Examining the Lakers Without Anthony Davis

The Los Angeles Lakers found themselves without the services of their second and, arguably, third-best players in Anthony Davis and Dennis Schroder during a stretch in which they lost four in a row and five out of six games to drop from 21-6 and nipping at the heels of the red-hot Utah Jazz (who are an astonishing 27-7 and look every bit like a Finals team) to 22-11 and at risk of falling below the Phoenix Suns and Los Angeles Clippers to drop all the way into fourth place and a second-round matchup with that Jazz team. The moral of …

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The NBA Eastern Conference Was Bad in 2020. It’s Getting Worse in 2021.

Almost exactly one year ago (on February 24, 2020), this site took a look at the Eastern Conference and noted that the last time a 7 seed had a losing record before it happened again with the 35-37 Brooklyn Nets was when the Boston Celtics went 40-42 in 2015. The Orlando Magic finished 33-40, which prorated to 82 games is a 37-45 record, itself the worst record by a playoff team since the Indiana Pacers won 37 games in 2011 and grabbed the 8 seed. Even worse, the ninth-best winning percentage in the East in 2020 was the 23-42 (.354) …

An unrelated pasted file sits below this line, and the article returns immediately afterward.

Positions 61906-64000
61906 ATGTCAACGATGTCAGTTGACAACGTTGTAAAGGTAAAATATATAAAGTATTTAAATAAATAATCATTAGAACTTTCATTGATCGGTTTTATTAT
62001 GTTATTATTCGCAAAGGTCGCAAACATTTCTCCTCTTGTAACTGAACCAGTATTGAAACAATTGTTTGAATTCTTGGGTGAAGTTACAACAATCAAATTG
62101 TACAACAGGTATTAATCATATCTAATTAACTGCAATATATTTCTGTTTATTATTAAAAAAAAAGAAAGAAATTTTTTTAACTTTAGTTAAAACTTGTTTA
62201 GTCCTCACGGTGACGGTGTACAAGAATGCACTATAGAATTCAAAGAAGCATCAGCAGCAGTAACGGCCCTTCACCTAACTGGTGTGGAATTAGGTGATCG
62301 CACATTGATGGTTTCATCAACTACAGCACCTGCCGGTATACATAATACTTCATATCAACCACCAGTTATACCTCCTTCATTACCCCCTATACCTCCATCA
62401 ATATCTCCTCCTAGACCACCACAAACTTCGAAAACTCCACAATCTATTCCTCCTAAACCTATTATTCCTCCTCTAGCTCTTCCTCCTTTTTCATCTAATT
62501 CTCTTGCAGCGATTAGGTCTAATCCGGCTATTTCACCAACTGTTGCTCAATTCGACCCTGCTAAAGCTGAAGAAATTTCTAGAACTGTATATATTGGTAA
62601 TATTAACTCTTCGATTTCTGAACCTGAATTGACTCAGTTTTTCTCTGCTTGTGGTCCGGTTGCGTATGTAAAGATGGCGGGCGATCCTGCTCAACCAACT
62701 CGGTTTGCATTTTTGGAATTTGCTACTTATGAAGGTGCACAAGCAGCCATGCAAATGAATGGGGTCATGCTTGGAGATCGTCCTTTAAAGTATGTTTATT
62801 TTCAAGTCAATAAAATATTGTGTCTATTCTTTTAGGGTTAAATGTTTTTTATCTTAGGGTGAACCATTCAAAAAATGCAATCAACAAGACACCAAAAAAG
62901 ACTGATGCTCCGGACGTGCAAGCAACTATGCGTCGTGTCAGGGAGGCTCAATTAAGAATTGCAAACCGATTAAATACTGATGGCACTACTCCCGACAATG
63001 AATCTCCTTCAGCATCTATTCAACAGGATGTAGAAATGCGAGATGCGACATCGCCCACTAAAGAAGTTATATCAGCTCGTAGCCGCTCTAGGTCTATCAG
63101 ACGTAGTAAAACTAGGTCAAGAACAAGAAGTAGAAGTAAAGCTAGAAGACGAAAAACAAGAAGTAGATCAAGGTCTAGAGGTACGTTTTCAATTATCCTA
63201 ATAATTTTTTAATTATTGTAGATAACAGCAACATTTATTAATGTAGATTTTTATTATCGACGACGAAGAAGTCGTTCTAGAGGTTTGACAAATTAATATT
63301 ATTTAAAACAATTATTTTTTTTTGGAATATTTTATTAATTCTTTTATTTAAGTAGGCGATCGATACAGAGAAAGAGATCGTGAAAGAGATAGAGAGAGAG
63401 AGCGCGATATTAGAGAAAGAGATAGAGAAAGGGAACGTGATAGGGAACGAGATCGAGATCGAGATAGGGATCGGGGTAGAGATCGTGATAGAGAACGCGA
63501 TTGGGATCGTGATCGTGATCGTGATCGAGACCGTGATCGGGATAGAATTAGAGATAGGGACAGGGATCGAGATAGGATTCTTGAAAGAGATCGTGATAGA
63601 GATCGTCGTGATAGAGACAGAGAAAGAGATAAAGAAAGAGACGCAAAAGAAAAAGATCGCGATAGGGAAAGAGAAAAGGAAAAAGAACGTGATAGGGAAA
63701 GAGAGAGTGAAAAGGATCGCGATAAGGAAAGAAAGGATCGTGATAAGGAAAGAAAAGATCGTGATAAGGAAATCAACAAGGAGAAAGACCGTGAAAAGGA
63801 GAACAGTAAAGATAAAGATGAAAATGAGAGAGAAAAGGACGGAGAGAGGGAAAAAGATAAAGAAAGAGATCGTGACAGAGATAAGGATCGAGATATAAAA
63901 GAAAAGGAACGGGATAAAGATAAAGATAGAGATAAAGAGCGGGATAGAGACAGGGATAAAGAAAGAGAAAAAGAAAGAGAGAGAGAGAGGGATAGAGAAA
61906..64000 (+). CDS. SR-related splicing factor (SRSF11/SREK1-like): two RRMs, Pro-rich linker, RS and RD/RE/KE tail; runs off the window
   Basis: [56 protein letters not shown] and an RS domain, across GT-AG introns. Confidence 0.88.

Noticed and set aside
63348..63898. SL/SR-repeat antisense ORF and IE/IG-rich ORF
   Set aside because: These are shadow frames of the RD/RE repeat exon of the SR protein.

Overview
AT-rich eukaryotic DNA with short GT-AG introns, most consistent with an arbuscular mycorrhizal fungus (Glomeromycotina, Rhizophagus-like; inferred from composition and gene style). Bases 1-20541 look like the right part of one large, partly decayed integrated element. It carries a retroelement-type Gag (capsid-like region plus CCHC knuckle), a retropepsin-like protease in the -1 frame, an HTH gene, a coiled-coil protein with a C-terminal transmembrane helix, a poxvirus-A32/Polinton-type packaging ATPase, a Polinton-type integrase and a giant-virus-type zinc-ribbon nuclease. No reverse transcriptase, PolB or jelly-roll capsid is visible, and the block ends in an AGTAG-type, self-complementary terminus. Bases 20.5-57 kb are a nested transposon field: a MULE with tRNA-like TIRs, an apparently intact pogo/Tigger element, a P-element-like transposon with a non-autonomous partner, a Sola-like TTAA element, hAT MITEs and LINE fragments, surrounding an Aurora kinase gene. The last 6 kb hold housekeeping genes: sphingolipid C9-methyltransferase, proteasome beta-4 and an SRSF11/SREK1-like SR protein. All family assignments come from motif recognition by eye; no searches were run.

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There Are No New Indiana Pacers Stories

Everything that can be said about the 2021 Indiana Pacers has already been said, and we’re just two months into the regular season. Domantas Sabonis and Malcolm Brogdon are the stars, and this team is a G-League team without both of them healthy. Myles Turner is what he is at this point; an elite shotblocker who can’t rebound and is such a liability on offense that no amount of involving him as a stretch 5 is going to change the fact that he’s just not a scorer. The sole upside of this is that his four-year, $72 million contract is …

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In Search of the “League Average” NBA Player (Part 3: VORP)

In the previous two iterations of this series, we took a look at PER and WS/48 in an effort to determine what constitutes a “league average” NBA player—that is, a guy who is basically a 41-41 team over 82 games (man, remember 82-game seasons? Such nostalgia) distilled into one player across one season. Today, we take a few steps back and consider not just the VORP per 82 games of the guys we’ve considered so far, a cross-section of players from the 2019 and 2020 seasons who had league-average PER (between 14.8 and 15.2) or WS/48 (between .095 and .105) …

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The NBA’s Hot Garbage Media Ruins the Sport

Today is Valentine’s Day, and with the steaming hot smell of breakups accompanying some petty BS argument between partners in a relationship wafting up from the frozen tundra of a brutal 2021 winter and your columnist too snowed in by the greater Seattle area’s complete failure to understand the concept of “winter storm awareness” to get businesses back up and running and with COVID and the American vaccine response a complete failure so egregious that it makes the owners and front office of the Minnesota Timberwolves (6-20! Jesus, guys, get it together!) look like a triumph of leadership to make …

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In Search of the “League Average” NBA Player (Part 2: WS/48)